Medicare Bill Does More Harm Than Good to the Patient
Immediate Release. November 26, 2003 On Tuesday, November 25, 2003, the Senate approved the Medicare Prescription Drug Improvement and Modernization Act (H.R. 1) by a 54-44 vote. This legislation has caused the largest expansion of the welfare state in 40 years. It is the most sweeping change to Medicare since its inception in 1965, that includes for 40 million older and disabled Americans a new prescription drug benefit. On Saturday, November 22, 2003, the House of Representatives approved the bill by a 210-193 vote. President Bush has eagerly said he is ready to sign the measure into law.
“The Medicare bill does not provide for costs containment or meaningful market reforms. Tragically, what it does is make the federal government the largest financier in the world of prescription drug purchases,“ said Dr. Joel P. Rutkowski, president of the American Voice Institute of Public Policy.
He added, “There is no doubt that these actions taken by Washington have put this nation one step closer to imposing price controls on prescription drugs which would damage the pharmaceutical industry. This would put American's health at risk because they will not be able to purchase state-of-the art medications to treat their ailments.”
The reason for this is the cost. The Congressional Budget Office (CBO) has estimated that over the 2004-2013 period this legislation would result in direct spending outlays totaling $395 billion. Furthermore, in its second ten years, CBO Director Douglass Holtz-Eakin has told members of Congress that the entitlements cost could reach between $1.7 and $2 trillion. In fiscal 2004 or 2005, the new Medicare bill costs only a few billion since it is not fully effective until 2006. In fiscal year to September 2007, its net cost reaches $40 billion. However, in fiscal year 2013, it rises rapidly to $65.5 billion as baby boomers retire. At this point its cost will be increasing over 11 percent per annum, or as compared to the U.S. economy as a whole, six percent faster. So to control cost as Medicare has done in the past with price controls for physician fees and hospital reimbursement, it will follow suite for prescription drugs.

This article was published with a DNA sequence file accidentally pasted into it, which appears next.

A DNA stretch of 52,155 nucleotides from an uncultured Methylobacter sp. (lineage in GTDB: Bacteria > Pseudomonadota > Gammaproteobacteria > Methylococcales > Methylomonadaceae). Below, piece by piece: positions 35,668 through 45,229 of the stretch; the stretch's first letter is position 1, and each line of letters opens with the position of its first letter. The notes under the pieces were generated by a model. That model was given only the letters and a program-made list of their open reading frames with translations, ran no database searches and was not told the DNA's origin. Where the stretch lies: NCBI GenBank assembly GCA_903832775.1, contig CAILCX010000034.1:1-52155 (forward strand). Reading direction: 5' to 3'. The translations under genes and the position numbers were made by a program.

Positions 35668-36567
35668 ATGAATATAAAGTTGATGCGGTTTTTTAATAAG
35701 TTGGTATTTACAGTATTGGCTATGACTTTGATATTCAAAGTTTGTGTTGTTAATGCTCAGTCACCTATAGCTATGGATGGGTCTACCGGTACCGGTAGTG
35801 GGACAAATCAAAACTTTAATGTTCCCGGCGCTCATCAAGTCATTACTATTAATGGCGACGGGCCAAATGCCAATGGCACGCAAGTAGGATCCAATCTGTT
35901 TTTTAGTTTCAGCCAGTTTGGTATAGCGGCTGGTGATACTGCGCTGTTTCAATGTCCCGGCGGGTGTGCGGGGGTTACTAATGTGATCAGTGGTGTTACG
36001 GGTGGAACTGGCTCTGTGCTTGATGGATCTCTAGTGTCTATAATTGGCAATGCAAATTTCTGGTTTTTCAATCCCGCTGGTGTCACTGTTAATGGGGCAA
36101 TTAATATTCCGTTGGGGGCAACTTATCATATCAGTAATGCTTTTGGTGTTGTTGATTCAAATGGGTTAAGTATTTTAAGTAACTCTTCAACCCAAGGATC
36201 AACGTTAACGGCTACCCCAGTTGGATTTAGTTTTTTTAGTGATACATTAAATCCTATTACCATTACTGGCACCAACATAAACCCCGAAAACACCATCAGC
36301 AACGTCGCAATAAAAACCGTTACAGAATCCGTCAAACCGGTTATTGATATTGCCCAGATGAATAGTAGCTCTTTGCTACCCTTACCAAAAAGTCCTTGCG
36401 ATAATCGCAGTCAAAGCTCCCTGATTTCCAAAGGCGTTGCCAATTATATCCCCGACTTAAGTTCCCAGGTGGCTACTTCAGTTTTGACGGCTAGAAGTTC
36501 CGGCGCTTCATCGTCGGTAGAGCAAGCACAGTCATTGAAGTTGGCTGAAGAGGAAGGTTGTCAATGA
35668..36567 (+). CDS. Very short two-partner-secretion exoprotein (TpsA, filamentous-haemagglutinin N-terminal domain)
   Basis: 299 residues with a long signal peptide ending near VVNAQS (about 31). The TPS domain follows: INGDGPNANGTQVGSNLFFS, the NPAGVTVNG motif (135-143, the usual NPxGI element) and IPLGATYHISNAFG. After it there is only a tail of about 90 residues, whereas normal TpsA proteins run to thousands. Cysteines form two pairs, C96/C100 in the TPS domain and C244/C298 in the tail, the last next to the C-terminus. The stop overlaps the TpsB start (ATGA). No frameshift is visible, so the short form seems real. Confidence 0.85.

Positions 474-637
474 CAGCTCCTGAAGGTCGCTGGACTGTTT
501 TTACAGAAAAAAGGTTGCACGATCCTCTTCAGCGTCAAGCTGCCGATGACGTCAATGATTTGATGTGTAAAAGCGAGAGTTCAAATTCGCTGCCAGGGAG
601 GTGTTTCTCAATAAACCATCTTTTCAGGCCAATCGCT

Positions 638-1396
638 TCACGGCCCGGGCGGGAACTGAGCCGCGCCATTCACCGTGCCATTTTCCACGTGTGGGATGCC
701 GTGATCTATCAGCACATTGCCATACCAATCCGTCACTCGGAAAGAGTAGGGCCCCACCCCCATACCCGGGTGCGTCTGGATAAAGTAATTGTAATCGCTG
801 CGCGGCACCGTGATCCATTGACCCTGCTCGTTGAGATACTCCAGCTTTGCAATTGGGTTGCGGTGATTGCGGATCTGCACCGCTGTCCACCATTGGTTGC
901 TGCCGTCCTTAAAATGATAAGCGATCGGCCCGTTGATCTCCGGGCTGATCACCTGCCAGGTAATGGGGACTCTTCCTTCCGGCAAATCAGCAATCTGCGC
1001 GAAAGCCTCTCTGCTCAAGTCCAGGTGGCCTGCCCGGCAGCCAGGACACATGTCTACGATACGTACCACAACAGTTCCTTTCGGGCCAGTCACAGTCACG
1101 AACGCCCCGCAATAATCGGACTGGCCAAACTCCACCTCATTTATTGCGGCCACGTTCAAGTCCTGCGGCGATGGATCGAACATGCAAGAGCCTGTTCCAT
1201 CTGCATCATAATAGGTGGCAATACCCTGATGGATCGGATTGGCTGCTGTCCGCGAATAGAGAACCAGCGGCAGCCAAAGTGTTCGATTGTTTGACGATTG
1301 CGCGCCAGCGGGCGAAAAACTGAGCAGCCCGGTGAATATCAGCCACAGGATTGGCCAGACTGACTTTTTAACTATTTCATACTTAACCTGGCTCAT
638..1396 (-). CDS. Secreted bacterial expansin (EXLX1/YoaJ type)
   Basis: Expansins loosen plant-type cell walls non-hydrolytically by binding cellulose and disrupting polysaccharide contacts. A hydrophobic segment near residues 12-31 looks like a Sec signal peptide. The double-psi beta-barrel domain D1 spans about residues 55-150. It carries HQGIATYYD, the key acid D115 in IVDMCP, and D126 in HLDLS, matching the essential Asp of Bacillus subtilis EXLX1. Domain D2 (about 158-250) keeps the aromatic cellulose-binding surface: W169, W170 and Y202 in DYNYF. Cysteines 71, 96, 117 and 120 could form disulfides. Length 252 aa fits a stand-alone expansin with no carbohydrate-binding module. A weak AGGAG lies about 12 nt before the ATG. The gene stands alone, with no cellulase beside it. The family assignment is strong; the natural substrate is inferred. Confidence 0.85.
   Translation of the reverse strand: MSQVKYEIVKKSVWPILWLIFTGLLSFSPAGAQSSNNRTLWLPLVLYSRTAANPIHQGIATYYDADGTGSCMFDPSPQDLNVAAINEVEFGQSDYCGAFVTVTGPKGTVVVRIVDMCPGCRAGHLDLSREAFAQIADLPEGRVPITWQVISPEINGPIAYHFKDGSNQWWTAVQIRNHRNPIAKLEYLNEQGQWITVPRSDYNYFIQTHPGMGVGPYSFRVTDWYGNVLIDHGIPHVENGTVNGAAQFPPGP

For a minor problem, Republicans – led by President Bush – have made a mountain out of a mole hill at the expense of every young worker by approving this Medicare entitlement program. For example, prescription drugs already provide coverage for 76 percent of American seniors. Only two percent of those 65 or older have minimal income and maximal drug expenses (greater than $4,000 annually) of those without coverage.
What the Medicare bill will do is cause seniors who have prescription drug coverage through their former employer¾37 percent of those in Medicare¾to lose coverage. For example, although the measure has $86 billion in subsidies and tax relief to encourage employers to retain coverage that is more comprehensive than the limited benefits available under the bill corporate economic pressure because of raising health care cost will cause many employers to no longer provide such benefits. It has been estimated that two million to three million retirees with benefits could lose them indicate experts.
Once again, the Republicans led by President George Bush have taken a page out of Dick Morris and President Clinton's strategy book – that of triangulation. But as they continue to take another issue away from the Democrats, they can no longer call themselves the party of limited government but have transformed themselves into big government Democrats. As they enact the largest expansion of the Welfare state in four decades to purchase votes for the 2004 election, they continue to harm younger taxpayers and future generations as they saddle them with more debt than they will be able to handle. “To see the future of America that the Bush Administration has created by promoting the Medicare bill, one just has to look across the Atlantic to Europe,” said Dr. Rutkowski. “In which Europeans promised their seniors far more welfare than the young will be able to likely support,” he said
Joel P. Rutkowski, P.h.D.
President, The American Voice Institute Of Public Policy
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